Social Inequality:wealth and health


Social Inequality appears in a society when resources are not evenly allocated between different social groups. The inequalities can occur on different dimensions of the society, creating differences between individuals and their chances of reaching a certain standard or quality of lives.

Economic Inequality, that is mostly measured by inequality in wealth or income, is one of the main types of inequality that occurs and produces other unfair resource distribution in a society. In the other hand, social and natural resources are also unevenly distributed in many economies, that leads to differences in social status. Money is power, being wealthy makes you powerful in a society, this can create inequal distribution of rights, privileges, social power, the access to public services and goods, better education, judicial system, transportation benefits, banking and financial services, insurance and other social services.

While many societies worldwide hold that their resources are distributed on the basis of merit, research shows that the distribution of resources often follows guidelines that distinguish different social categories of persons on the basis of other socially defined characteristics. For example, social inequality is linked to racial inequality, gender inequality, and ethnic inequality as well as other status characteristics.Source

What is really understand to see is the fact that in many societies worldwide 99% on the country’s wealth is in the hand of the richest 1%. That’s a pretty huge gap! Isn’t? The thing is that world wide the situation is quite similar, the richest 2% owns 98% of the world’s wealth. The following video illustrates this very well.

What happens when a country has high income inequality? If the division of wealth sees a small group of people holding the majority of a nation’s capital, the balance of power is skewed; the lower and middle classes have access to less capital, fewer resources and – consequently – a low chance of breaking out of the cycle of poverty. Income inequality is quantified via the Gini coefficient – where 0 is a state of absolute equality, when everyone holds the same amount of wealth, and 1 is absolute inequality, when 1 person holds all the wealth. Every country will fall between these two extremes; and some well-developed countries are (perhaps surprisingly) far from the 0 mark.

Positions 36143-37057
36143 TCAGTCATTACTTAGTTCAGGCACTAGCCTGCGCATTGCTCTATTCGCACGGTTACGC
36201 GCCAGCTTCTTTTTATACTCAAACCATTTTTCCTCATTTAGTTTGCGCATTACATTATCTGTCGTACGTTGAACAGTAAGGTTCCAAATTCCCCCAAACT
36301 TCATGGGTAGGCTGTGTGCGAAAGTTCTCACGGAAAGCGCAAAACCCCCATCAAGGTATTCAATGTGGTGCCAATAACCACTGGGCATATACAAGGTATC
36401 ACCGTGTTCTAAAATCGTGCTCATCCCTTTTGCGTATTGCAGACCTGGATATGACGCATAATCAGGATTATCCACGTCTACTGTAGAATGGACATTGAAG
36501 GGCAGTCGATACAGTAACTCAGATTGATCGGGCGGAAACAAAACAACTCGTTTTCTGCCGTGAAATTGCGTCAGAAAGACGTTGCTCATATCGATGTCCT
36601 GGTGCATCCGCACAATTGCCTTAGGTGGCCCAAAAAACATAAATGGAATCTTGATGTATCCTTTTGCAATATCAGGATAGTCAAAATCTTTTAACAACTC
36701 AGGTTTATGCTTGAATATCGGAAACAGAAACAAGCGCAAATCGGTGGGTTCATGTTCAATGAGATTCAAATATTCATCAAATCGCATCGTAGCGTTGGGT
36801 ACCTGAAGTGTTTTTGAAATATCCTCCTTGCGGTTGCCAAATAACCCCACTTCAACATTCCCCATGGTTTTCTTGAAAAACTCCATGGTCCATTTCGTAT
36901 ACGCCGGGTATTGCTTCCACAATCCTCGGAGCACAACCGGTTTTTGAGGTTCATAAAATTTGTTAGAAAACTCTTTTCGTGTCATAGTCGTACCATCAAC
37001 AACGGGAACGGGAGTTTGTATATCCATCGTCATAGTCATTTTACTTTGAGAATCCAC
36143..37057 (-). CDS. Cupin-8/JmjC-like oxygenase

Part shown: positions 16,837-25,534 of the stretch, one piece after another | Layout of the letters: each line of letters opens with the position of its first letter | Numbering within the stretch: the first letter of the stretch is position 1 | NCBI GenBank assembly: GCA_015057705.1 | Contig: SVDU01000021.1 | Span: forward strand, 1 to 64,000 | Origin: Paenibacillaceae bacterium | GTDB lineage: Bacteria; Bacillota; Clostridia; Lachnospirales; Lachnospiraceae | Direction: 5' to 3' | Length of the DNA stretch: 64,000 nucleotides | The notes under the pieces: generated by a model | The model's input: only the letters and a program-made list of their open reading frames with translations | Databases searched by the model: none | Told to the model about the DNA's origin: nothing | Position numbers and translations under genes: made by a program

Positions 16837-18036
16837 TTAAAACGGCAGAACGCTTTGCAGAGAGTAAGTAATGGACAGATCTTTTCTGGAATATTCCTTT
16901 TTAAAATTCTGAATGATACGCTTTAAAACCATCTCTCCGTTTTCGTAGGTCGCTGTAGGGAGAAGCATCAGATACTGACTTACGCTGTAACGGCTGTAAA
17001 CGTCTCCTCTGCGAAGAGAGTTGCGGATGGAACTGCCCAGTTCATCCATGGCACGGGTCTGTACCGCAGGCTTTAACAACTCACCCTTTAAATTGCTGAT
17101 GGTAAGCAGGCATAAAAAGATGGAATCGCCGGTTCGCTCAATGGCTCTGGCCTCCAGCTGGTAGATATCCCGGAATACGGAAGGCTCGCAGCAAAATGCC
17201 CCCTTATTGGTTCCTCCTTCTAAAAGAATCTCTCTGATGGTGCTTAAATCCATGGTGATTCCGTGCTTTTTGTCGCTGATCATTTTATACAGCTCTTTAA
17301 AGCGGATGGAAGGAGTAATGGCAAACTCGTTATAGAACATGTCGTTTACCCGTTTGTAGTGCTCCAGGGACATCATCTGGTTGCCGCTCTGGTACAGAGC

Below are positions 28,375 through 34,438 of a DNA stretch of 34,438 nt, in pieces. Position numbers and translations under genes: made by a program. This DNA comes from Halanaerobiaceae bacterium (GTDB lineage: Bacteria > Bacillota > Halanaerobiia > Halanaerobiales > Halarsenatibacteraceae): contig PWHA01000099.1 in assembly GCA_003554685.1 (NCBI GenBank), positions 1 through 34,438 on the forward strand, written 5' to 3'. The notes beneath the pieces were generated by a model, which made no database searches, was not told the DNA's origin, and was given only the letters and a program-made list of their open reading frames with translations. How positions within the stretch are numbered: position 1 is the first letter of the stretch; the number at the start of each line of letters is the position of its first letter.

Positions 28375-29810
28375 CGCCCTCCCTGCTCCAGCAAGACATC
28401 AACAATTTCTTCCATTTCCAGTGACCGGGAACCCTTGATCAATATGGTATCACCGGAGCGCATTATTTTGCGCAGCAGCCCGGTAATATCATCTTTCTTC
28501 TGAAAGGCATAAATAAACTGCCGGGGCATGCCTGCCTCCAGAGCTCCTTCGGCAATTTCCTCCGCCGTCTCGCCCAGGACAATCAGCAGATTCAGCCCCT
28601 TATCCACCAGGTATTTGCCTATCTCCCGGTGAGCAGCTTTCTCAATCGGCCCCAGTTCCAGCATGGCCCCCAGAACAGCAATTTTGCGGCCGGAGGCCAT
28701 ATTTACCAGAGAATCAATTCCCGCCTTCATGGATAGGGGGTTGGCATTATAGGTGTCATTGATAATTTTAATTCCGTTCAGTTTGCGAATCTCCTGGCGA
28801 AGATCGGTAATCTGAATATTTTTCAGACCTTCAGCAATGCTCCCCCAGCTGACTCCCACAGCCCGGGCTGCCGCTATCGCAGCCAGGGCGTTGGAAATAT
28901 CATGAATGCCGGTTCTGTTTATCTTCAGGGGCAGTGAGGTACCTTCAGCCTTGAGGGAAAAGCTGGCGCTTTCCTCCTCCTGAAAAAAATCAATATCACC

By one of the last studies the ten most economically inequal countries are Japan(0.336), Greece(0.337), Spain(0.338), United Kingdom(0.341), Portugal(0.344), Israel(0.376), United States(0.38),Turkey(0.411), Mexico(0.466), Chile(0.501).

The inequalities in income and wealth can lead to other inequalities in society. Inequalities in health can occur, when one is leaving in a society, when the health services are privatized, like the USA.

Health inequalities are in many cases related to access to health care.In industrialized nations, health inequalities are most prevalent in countries that have not implemented a universal health care system, such as the United States. Because the US health care system is heavily privatized, access to health care is dependent upon one’s economic capital; Health care is not a right, it is a commodity that can be purchased through private insurance companies (or that is sometimes provided through an employer). The way health care is organized in the U.S. contributes to health inequalities based on gender, socioeconomic status and race/ethnicity.

In this context, the individuals with a higher income, will always have the better access to good quality private health care, when the ones that cannot afford it will never have the same chances.

Even within a country with a standardized public healthcare system, the riches might get a better health care, having the possibility to choose between institutions, and skip the free service in favor of a better private one, if they will. While the low income individuals, have no other choice than accepting what they ended up with.

I will leave this article with an open end and with a question: What do you think which are the main factors of social inequality in Romania?or in the world?

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